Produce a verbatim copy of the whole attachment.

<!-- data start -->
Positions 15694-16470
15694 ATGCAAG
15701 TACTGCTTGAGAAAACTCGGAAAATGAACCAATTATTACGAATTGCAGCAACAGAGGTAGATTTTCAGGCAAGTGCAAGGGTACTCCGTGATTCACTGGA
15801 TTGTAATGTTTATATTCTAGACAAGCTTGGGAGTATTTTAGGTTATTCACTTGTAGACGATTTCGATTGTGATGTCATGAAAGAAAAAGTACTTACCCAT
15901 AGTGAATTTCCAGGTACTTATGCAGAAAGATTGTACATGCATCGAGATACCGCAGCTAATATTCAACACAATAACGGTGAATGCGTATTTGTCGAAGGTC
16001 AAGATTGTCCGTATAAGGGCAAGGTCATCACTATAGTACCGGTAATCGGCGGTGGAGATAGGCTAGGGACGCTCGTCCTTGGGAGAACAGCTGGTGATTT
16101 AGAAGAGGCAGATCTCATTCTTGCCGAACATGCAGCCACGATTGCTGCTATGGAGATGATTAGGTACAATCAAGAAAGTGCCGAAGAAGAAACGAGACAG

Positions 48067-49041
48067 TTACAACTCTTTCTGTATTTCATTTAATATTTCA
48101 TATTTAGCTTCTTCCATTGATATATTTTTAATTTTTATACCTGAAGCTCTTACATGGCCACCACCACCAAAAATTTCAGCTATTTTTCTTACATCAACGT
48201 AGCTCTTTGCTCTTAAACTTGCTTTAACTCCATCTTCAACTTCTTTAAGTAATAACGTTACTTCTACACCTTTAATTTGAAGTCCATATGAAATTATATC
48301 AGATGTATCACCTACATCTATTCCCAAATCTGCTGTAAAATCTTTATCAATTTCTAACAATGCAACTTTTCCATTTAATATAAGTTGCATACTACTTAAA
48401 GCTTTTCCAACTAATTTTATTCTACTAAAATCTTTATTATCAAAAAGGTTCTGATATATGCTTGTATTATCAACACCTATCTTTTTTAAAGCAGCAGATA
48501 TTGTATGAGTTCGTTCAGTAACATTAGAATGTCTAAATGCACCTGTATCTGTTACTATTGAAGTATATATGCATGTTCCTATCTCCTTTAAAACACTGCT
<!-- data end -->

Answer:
Positions 15694-16470
15694 ATGCAAG
15701 TACTGCTTGAGAAAACTCGGAAAATGAACCAATTATTACGAATTGCAGCAACAGAGGTAGATTTTCAGGCAAGTGCAAGGGTACTCCGTGATTCACTGGA
15801 TTGTAATGTTTATATTCTAGACAAGCTTGGGAGTATTTTAGGTTATTCACTTGTAGACGATTTCGATTGTGATGTCATGAAAGAAAAAGTACTTACCCAT
15901 AGTGAATTTCCAGGTACTTATGCAGAAAGATTGTACATGCATCGAGATACCGCAGCTAATATTCAACACAATAACGGTGAATGCGTATTTGTCGAAGGTC
16001 AAGATTGTCCGTATAAGGGCAAGGTCATCACTATAGTACCGGTAATCGGCGGTGGAGATAGGCTAGGGACGCTCGTCCTTGGGAGAACAGCTGGTGATTT
16101 AGAAGAGGCAGATCTCATTCTTGCCGAACATGCAGCCACGATTGCTGCTATGGAGATGATTAGGTACAATCAAGAAAGTGCCGAAGAAGAAACGAGACAG

Positions 48067-49041
48067 TTACAACTCTTTCTGTATTTCATTTAATATTTCA
48101 TATTTAGCTTCTTCCATTGATATATTTTTAATTTTTATACCTGAAGCTCTTACATGGCCACCACCACCAAAAATTTCAGCTATTTTTCTTACATCAACGT
48201 AGCTCTTTGCTCTTAAACTTGCTTTAACTCCATCTTCAACTTCTTTAAGTAATAACGTTACTTCTACACCTTTAATTTGAAGTCCATATGAAATTATATC
48301 AGATGTATCACCTACATCTATTCCCAAATCTGCTGTAAAATCTTTATCAATTTCTAACAATGCAACTTTTCCATTTAATATAAGTTGCATACTACTTAAA
48401 GCTTTTCCAACTAATTTTATTCTACTAAAATCTTTATTATCAAAAAGGTTCTGATATATGCTTGTATTATCAACACCTATCTTTTTTAAAGCAGCAGATA
48501 TTGTATGAGTTCGTTCAGTAACATTAGAATGTCTAAATGCACCTGTATCTGTTACTATTGAAGTATATATGCATGTTCCTATCTCCTTTAAAACACTGCT